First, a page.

When it comes to finding ways to waste taxpayer money, the Louisiana Department of Education (DOE) appears to own franchise rights.
It’s not enough that Superintendent of Education John White has loaded down the department with top-heavy, six-figure administrative positions filled largely by out-of-state modern-day carpetbaggers—some of whom had to be compelled by state law enforcement authorities to purchase Louisiana license plates for their vehicles.
But a peek at the three contracts totaling nearly $1.6 million awarded to Teach for America (TFA) reveals built-in hidden costs about which White most probably would just as soon the paying public did not know.
A few weeks ago we did a story about TFA’s request for a state allocation of $5 million this year. In that story we revealed that local school districts are required to pay TFA a negotiated fee that ranges from $2,000 to $5,000—and then pay the TFA teachers’ salaries over and above those fees. Louisiana school districts, in addition to the salaries, pay a fee of $3,000 per teacher recruited—unless they are recruited by the Recovery School District (RSD).
Because the RSD is overseen by White and a compliant Board of Elementary and Secondary Education (BESE), it is able to be more generous with its fees to TFA—a lot more generous.
Contract No. 718050, a $382,500 TFA contract that began on June 1, 2012 and continues through June 30, 2014, calls for TFA to recruit 40 new first-year teachers for RSD at a fee of $4,500 per teacher, or 50 percent higher than the rate paid by other Louisiana school districts.
But wait. The contract requires the $4,500 per teacher payment not only for the first year, but for the second year as well, or $9,000 per teacher—three times that paid by other school districts.
Moreover, the contract calls for a $4,500 per teacher fee for five second-year teachers, bringing the total fee payment to $382,500
That represents a healthy bump from the fees paid under contract no. 718049, which runs from July 1, 2012, to June 30, 2014 for a contract amount of $234,500. That contract calls for the recruitment fee payment of $3,000 each for 25 first-year teachers and $3,000 each for 26 second-year teachers. Additionally, it calls for a fee of $3,250 each for the second year of those 25 teachers.
And then there is contract no. 717968 in the amount of $968,468 that calls for the recruitment of 520 TFA teachers to work in the parishes of East Baton Rouge, Jefferson, St. James. St. John the Baptist, St. Bernard, Orleans, Plaquemines, East Feliciana, Pointe Coupee, Ascension, Avoyelles, East Carroll, Madison, Tensas, Concordia, St. Helena and RSD.
Besides the potential violation of federal equal employment opportunity laws by giving stated preference to TFA teachers over more qualified applicants holding bachelor’s and master’s degrees, Plus-30s and Ph.Ds., the contract, which runs from Sept. 1, 2012 through June 30, 2013, contains a rather unusual clause which says:
• “If the contract is 8(g) funded, all provisions of this ownership clause apply except that upon termination or at the completion of 8(g) funding for a project/program, (BESE) may approve a contractor’s (TFA) request to retain equipment purchased with 8(g) funds based on the contractor’s assurance that the equipment will be used for educational enhancement.”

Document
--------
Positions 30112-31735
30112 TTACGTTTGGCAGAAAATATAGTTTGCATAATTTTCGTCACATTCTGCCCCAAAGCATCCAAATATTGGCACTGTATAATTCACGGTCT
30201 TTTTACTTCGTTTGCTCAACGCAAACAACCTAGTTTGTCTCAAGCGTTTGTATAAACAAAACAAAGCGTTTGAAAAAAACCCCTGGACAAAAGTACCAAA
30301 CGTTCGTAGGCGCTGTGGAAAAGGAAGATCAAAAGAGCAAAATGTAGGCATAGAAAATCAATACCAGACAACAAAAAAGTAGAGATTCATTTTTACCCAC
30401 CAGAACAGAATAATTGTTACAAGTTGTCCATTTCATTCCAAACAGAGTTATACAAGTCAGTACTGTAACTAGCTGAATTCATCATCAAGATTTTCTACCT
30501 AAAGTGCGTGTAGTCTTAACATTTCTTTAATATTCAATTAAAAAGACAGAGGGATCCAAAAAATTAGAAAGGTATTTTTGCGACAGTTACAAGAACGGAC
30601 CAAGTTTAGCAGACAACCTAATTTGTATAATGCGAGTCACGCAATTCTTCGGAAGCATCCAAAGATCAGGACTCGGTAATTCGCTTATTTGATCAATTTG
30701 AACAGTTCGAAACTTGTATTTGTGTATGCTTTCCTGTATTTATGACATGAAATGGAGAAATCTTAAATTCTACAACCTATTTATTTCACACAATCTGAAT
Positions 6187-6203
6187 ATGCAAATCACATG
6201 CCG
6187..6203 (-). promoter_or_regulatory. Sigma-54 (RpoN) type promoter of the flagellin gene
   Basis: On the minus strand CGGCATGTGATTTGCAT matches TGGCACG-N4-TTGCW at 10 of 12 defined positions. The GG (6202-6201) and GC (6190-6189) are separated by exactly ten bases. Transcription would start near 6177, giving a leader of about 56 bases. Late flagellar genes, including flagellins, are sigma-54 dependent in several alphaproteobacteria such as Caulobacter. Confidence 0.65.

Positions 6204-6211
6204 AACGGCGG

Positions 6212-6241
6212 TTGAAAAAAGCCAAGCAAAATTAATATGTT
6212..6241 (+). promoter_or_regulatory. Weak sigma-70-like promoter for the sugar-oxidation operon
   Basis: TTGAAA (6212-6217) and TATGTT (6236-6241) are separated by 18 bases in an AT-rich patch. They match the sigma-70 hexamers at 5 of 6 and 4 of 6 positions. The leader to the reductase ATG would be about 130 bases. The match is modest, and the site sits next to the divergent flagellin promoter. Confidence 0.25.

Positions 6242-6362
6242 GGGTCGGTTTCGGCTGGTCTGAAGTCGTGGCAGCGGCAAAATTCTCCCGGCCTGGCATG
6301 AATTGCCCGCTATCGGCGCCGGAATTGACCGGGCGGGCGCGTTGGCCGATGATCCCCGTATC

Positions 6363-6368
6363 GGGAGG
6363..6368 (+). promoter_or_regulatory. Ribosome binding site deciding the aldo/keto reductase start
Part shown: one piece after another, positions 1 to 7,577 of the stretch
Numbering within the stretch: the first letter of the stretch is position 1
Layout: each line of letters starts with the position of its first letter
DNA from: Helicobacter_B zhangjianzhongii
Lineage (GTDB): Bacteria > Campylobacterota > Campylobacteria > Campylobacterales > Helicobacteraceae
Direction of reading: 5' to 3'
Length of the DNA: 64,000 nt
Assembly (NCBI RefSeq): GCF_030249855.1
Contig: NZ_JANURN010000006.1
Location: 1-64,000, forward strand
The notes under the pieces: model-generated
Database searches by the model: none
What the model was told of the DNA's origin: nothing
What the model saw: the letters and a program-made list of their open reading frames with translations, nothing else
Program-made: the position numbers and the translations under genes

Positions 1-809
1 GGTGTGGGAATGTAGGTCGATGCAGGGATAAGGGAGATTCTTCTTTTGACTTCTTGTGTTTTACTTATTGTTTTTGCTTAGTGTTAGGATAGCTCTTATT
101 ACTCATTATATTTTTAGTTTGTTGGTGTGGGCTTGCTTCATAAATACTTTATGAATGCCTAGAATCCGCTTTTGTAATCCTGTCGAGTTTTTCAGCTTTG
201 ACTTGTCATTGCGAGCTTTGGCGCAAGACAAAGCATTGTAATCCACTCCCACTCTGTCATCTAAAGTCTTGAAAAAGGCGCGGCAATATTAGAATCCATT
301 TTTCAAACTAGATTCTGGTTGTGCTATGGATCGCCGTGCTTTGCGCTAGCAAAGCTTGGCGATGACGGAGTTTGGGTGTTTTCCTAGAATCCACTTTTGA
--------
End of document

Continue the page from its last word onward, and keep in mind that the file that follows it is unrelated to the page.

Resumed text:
In 1953, the Outer Continental Shelf Lands Act was passed to regulate offshore leasing and to determine state/federal participation. The act was amended in the late 1970s to give states greater control over offshore activities.
The amendment, numbered 8(g), is what gives coastal states a “fair and equitable” share of the money from offshore development. The 1986 settlement gives Louisiana 27 percent of the money made from the 8(g) area of the continental shelf.
Louisiana voters approved a constitutional amendment to establish a trust fund for education from the 8(g) funds. The Louisiana Education Quality Trust Fund requires that the money be spent for educational purposes.
BESE is constitutionally mandated to allocate funds for any of the following purposes:
• To provide compensation to city or parish school board professional instructional employees;
• To ensure an adequate supply of superior textbooks, library books, equipment and other instructional materials;
• To fund exemplary programs in elementary or secondary schools designed to improve elementary or secondary student academic achievement or vocational-technical skills;
• To fund carefully defined research efforts, including pilot programs, designed to improve elementary or secondary student academic achievement;
• To fund school remediation programs and preschool programs;
• To fund the teaching of foreign languages in elementary and secondary schools;
• To fund an adequate supply of teachers by providing scholarships or stipends to prospective teachers in academic or vocational-technical areas where there is a critical teacher shortage.
Nowhere in those stipulations does it say that BESE or DOE may arbitrarily give contractors educational equipment purchased with 8(g) (read: public) funds. But then, the wording is sufficiently ambiguous. Maybe they can.
Of course, there is that wording that the contractor (TFA) may retain equipment purchased with 8(g) funds in the event its contract with the state is terminated only so long as TFA provides assurances “that the equipment will be used for educational enhancement.” (Emphasis ours.)
But if the TFA contract is cancelled, TFA would no longer be teaching in Louisiana.
So where would equipment purchased with Louisiana funds be used “for educational purposes?”
With this administration and this Superintendent of Education, who knows?